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  • Earthquakes

    There have been lots of earthquakes in the Denali area and Southcentral AK lately. How does that affect your cabins? And foundations?

  • #2
    I haven't heard of any damage this year. Most cabins are so flexible that they are virtually uneffected by substantial earthquakes.

    In 2002 a 7.9 struck 45 miles east of Cantwell. That is less than 100 miles from my house. I didn't even get a single crack in my drywall. There was limited damage in Cantwell itself. At my hardware store we lost one bottle off the shelves. Really not that big of deal. It knocked the Trans Alaska Pipeline off it's seismic supports without a drop leaking. The Parks and Richardson Highways had some substantial cracks, but they were repaired quickly.

    I'll take the risk of earthquakes over the risk of hurricanes and tornadoes any day
    Bunny Boots and Bearcats: Utility Sled Mayhem

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    • #3
      A little on that 2002 shaker, lol, went in to the liquor store off collage and univ. and what a mess, wine has a bad stench if it's mixed toghter

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      • #4
        I didn't realize anything in FBKs was damaged. Sorry I made light of it. I drove from Talkeetna to Delta the long way around and back down to Talkeetna through Fairbanks the week after the quake and didn't hear of too many problems. I figure that if that's all a 7.9 is going to do that close to home I am going to be fine for a long time
        Bunny Boots and Bearcats: Utility Sled Mayhem

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        • #5
          http://earthquake.usgs.gov/eqcenter/...s/2002/uslbbl/

          The 7.9 didn't damage anything huh? :confused: I guess it was a good thing that the earthquake was a roller and not a shaker. If it had been a shaker, like the 64 earthquake, we might have had more damge then just roads and such.

          Picture taken in this link is near fielding lake, Notice something wrong with the buildings?
          http://earthquake.usgs.gov/eqcenter/...ldinglake3.jpg


          More information
          http://www.aeic.alaska.edu/Seis/Dena..._2002/FAQ.html


          http://pubs.usgs.gov/fs/2003/fs014-03/



          No amount of education can help those who want to remain permanently ignorant of facts, which includes those whom have been educated.

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          • #6
            Here's another little tidbit from up Mentasta way.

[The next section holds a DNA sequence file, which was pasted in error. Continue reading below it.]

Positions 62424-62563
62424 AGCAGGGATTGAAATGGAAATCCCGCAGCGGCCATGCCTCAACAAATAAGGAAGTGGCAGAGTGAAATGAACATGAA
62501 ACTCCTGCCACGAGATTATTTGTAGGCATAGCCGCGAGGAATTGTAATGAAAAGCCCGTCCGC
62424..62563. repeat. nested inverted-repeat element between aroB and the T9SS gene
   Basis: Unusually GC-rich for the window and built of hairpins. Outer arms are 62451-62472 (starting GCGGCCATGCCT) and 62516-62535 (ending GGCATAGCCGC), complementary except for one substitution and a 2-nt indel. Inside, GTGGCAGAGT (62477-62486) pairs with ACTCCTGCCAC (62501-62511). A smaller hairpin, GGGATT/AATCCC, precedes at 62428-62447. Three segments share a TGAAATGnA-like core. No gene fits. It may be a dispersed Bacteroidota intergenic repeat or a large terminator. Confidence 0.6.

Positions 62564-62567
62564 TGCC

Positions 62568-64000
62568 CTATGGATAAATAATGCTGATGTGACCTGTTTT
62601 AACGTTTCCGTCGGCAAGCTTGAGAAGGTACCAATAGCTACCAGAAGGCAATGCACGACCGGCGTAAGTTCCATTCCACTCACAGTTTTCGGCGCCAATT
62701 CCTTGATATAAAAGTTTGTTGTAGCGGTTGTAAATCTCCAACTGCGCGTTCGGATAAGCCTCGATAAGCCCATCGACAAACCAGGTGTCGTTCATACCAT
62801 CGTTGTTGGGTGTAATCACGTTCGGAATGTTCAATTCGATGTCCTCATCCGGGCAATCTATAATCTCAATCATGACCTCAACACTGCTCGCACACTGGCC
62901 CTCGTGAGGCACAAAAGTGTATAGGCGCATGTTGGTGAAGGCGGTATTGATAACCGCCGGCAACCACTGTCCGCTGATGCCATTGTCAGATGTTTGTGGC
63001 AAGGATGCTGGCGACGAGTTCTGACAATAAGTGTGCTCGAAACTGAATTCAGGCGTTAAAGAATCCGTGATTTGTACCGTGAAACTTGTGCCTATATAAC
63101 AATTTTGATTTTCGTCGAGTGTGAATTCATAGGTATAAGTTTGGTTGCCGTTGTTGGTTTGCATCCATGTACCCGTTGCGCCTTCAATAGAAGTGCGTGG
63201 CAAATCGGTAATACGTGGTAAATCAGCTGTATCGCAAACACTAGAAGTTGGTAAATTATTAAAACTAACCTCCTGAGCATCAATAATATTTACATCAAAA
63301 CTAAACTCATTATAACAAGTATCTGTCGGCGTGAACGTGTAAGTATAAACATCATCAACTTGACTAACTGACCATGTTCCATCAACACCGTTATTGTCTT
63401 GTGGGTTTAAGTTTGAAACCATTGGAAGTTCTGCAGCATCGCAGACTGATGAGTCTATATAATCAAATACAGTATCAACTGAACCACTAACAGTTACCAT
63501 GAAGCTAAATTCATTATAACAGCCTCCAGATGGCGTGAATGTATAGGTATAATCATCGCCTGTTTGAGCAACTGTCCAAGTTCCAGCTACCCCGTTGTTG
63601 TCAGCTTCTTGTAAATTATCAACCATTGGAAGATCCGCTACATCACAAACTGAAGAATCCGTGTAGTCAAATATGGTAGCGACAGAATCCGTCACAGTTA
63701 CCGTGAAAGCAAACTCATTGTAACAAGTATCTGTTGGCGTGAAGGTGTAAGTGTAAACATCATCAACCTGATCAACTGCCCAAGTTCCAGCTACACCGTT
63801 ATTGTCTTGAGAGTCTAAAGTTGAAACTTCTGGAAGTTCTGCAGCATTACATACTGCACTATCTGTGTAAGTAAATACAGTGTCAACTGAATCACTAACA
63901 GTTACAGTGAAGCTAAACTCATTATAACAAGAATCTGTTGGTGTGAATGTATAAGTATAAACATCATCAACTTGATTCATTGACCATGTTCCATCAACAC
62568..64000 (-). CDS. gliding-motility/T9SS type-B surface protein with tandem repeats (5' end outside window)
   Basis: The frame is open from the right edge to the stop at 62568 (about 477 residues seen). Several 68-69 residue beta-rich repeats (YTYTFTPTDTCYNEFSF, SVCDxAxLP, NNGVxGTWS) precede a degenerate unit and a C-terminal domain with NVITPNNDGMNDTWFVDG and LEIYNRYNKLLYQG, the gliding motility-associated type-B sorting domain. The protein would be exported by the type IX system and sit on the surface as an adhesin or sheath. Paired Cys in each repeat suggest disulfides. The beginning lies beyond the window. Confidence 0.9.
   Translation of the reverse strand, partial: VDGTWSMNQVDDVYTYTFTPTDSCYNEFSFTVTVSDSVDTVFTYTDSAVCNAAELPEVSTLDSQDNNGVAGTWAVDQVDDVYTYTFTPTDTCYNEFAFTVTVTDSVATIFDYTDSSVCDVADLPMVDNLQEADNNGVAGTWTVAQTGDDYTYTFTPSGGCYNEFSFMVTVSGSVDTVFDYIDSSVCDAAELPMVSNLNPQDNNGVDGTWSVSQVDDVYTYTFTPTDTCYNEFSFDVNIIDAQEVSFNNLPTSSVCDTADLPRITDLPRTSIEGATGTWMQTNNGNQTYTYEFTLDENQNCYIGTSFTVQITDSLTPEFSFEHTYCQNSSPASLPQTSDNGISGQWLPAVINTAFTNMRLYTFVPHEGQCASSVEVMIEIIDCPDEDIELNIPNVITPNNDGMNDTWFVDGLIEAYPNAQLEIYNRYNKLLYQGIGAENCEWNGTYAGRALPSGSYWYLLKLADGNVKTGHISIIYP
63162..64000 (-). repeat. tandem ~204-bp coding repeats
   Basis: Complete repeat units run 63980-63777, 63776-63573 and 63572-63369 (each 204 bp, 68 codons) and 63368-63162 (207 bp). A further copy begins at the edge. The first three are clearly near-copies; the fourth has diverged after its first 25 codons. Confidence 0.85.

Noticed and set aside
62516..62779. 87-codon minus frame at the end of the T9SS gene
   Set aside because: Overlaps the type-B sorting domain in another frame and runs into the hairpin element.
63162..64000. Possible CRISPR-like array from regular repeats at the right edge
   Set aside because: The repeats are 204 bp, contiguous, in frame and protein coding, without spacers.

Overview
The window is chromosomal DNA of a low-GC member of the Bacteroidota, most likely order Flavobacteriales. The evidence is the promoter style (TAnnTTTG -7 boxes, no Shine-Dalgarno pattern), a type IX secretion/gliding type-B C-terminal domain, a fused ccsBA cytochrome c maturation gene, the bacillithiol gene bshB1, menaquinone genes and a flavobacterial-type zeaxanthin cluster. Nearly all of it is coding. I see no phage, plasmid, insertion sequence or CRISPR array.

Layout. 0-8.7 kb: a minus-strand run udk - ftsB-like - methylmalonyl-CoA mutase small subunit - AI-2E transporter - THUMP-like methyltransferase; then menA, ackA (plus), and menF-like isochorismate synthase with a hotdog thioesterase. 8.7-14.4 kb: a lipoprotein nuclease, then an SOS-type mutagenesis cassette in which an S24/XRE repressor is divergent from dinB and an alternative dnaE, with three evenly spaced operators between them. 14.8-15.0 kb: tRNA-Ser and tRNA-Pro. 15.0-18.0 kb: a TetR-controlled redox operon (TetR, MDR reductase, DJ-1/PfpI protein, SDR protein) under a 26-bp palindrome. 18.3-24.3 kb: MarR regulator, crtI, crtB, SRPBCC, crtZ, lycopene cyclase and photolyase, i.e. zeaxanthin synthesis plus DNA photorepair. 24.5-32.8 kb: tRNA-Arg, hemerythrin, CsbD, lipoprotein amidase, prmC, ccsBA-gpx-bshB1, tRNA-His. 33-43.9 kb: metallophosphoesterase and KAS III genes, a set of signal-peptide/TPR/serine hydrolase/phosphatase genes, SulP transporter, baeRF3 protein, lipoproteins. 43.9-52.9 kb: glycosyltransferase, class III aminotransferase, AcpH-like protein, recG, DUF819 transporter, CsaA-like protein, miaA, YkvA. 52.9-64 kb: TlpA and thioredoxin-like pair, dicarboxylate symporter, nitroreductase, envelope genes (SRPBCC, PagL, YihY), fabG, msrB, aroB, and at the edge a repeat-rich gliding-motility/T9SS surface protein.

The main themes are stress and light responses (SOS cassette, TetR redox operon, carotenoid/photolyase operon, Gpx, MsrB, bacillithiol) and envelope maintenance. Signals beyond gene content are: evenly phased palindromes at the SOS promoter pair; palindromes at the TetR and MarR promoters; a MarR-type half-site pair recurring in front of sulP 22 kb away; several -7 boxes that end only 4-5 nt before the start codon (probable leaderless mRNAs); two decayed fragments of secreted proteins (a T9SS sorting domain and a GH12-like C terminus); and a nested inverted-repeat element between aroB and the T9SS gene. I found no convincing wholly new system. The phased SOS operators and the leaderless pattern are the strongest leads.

http://www.seismo-watch.com/EQS/AB/2...03.Photos.html

            My wife was in her coffee shop in Glennallen on the phone with me when this happened. She caught a few bottles coming off the shelves and we had to relevel the cabin. The most exciting part for her was watching the waves come down the highway and her Van jumping in the air and landing about a foot from where it was parked. Damage to the school and a few home fuel tanks tipped over, but I don't believe there was anybody killed or seriously hurt.:eek:

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            • #7
              Originally posted by Michael View Post
              Here's another little tidbit from up Mentasta way.

              http://www.seismo-watch.com/EQS/AB/2...03.Photos.html

              My wife was in her coffee shop in Glennallen on the phone with me when this happened. She caught a few bottles coming off the shelves and we had to relevel the cabin. The most exciting part for her was watching the waves come down the highway and her Van jumping in the air and landing about a foot from where it was parked. Damage to the school and a few home fuel tanks tipped over, but I don't believe there was anybody killed or seriously hurt.:eek:

              Mentasta got the brunt of it if I remember right. Everything worked out ok in the end? Or did the cabin need extra re-enforcement?
              No amount of education can help those who want to remain permanently ignorant of facts, which includes those whom have been educated.

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              • #8
                It's a small cabin with the ultimate foundation. We were in a tent at -25 when we started. Scaped the snow and as much vegetation back as possible. Layed two all weather 2 X 12's on the ground, set a spruce chunk on top, used 2 X 4's and plywood to get the stringers level and went from there. I have wedges on top of all the posts so I just need to tap them in or out to level things back up. Well drained gravel underneath so frost heave has never really been an issue. My spruce posts are all back under the cabin so they never get wet. Not the system I'm using on my house, but hey, it's worked since about 1996 so who's complaining.

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